WOODS HOLE, Mass. — In case you were wondering, Kristin Gribble is not a basher of fruit flies or roundworms. She wants to be clear: She bears no ill will toward those invertebrates so often studied that they’ve become scientific celebrities, recognizable by their truncated Latin names. She knows that Drosophila and C. elegans are powerful tools. She understands the allure of experimenting on creatures we know better than we know ourselves.
As an ecologist, she also thinks we might come to know ourselves a little better — and perhaps, stave off certain indignities of old age — by scrutinizing less famous spineless creatures in the lab. She’s staked her career on a particularly obscure one, and hopes others might do the same. Three to five times a year, she makes a point of mingling with the telomere-researchers and cell-rejuvenators and longevity-hounds who populate scientific conferences on aging. Like everyone else, she’s there to give papers and exchange ideas. But she’s also on a mission: to preach the gospel of rotifers.
“I feel like a bit of an evangelist,” said Gribble, a researcher at the Marine Biological Laboratory on Cape Cod. The good news she spreads is that there’s a creature with a genetic makeup, a lifespan, and a sexual bent that make it a good candidate for certain studies on how older bodies fall apart — and how we might hold them together. There’s a catch, though: “I do have to spend a portion of my talk every time explaining what the heck a rotifer is.”
Chances are you’ve swum with one or swallowed one or stepped on one or all of the above. They’re tiny animals, some microscopic, some the size of a speck of dust. And they’re everywhere: in the acidic water collected by the former pyrite pit-mines of Poland’s Sudety Mountains and in the salty “soda lakes” of Kenya’s rift valleys, in the fjord-like lochs of Scotland and in the smelliest of America’s sewage lagoons.
No matter how fleeting a body of water is, rotifers can live in it. A moisture bauble caught ornament-like between strands of moss or lichen is enough. In case their pond or droplet dries up, they’ve evolved a neat stunt to withstand desiccation, forming hard little eggs that can last a decade, blowing about with wind gusts and traveling on birds’ feet. Terry Snell, an emeritus professor at Georgia Tech, has even seen some of them survive an hour of near-boiling.
That isn’t the creatures’ only trick. Rotifers from one lineage never have sex, cloning themselves instead, and refreshing their genes by importing DNA bits from bacteria, fungi, and plants. The species Gribble studies is asexual — females cloning females cloning females — until the going gets rough, when the mother resorts to making males.
“The male is very different than in a human. The male rotifer does nothing but try to impregnate a female. He doesn’t have a mouth or a stomach. It reduces maleness to its essential parts,” joked Julia Kubanek, a chemistry professor who works with Snell at Georgia Tech.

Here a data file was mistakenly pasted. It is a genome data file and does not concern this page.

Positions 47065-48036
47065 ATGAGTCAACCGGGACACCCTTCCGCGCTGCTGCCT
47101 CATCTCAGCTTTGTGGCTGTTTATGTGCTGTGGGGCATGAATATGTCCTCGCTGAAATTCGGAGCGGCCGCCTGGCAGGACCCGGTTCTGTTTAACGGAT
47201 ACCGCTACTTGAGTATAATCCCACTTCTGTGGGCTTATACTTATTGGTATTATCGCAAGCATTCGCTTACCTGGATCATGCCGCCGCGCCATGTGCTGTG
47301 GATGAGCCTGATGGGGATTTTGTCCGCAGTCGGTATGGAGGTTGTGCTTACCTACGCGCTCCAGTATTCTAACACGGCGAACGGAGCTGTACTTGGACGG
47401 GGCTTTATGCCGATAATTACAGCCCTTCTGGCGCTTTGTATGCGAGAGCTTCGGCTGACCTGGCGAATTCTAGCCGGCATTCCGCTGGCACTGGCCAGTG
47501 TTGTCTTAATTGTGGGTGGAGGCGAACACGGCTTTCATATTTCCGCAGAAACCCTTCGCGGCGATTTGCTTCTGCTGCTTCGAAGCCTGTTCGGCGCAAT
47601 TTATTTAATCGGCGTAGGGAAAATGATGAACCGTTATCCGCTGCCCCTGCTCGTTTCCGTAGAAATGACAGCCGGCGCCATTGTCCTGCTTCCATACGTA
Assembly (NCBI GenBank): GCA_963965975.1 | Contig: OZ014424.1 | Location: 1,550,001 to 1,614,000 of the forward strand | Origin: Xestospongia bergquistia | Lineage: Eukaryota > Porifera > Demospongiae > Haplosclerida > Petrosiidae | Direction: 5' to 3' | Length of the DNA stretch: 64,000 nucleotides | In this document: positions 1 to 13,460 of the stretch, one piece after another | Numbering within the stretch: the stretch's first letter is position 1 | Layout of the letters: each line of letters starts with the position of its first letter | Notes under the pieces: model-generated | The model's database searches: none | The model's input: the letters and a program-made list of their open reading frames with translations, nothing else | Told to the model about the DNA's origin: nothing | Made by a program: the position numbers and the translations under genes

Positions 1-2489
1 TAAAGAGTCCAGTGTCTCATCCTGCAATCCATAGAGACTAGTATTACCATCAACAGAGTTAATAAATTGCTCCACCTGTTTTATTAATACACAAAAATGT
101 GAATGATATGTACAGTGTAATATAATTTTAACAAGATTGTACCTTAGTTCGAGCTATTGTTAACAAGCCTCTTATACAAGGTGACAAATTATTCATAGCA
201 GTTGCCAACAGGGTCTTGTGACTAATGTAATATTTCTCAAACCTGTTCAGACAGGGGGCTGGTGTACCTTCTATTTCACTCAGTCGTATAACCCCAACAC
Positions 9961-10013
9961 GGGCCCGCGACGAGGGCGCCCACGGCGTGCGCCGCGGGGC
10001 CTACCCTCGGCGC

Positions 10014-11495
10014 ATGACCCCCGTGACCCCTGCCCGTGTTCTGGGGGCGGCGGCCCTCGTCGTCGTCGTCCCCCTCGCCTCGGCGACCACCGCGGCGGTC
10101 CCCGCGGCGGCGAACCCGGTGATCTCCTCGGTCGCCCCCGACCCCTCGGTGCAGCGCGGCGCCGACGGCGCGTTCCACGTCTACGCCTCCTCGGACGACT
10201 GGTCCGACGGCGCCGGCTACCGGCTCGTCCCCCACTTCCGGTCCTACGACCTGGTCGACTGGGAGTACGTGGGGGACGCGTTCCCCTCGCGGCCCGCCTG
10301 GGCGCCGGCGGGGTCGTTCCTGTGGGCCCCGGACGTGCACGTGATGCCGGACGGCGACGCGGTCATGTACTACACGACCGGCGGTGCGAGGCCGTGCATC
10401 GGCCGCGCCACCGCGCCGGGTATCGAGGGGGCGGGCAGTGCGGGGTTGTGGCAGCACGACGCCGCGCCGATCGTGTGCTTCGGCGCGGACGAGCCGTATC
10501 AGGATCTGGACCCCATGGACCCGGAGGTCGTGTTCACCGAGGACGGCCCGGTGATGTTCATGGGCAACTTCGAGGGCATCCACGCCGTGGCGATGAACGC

If that doesn’t sound entirely like the biology of the humans you know, you would not be wrong. Then again, in some ways, certain underwater creatures are more like us than the standard organisms of the lab — and Gribble was just coming into her own as a scientist when that was coming to light.
She’d grown up in the dairy cow country around Arena, Wis. — not as much of a farm kid as some of her classmates, but still someone whose parents had 40 to 50 head. Her after-school routine involved scrubbing the bulk tank to keep bacteria from colonizing the fresh milk. She imagined she’d become a nurse or a teacher. “That’s all I knew girls did when I grew up,” she said. “I didn’t even know there was a thing they called grad school.”
Her own conversion began with a vision of phytoplankton, glimpsed in an undergraduate class on aquatic ecology — and within a few years she found herself sieving out toxic dinoflagellates she’d hauled up from the Gulf of Maine.
By the turn of the millennium, she knew what grad school was and after six years of waitressing, hotel housekeeping, and research assisting, knew she had to go. It was right around the time that the first genomes were being sequenced — and there were some pretty notable differences between our favorite lab animals’ and our own. We might have a dozen versions of one sort of gene, while Drosophila and C. elegans would have only a handful. “You think something that must make mammals or humans special is that they have more copies of these genes,” explained Mansi Srivastava, an evolutionary biologist at Harvard. “But then a big surprise came when we started sequencing all these other species.”
The starlet sea anemone, for instance — a tentacled denizen of the salt marsh — turned out to have about as many of a specific subset of genes as humans did. It happened again and again: Sometime in the last 600 million years or so, the ancestors of today’s fruit flies and worms had shed some of the genetic bits that humans and jelly-like sea creatures still share.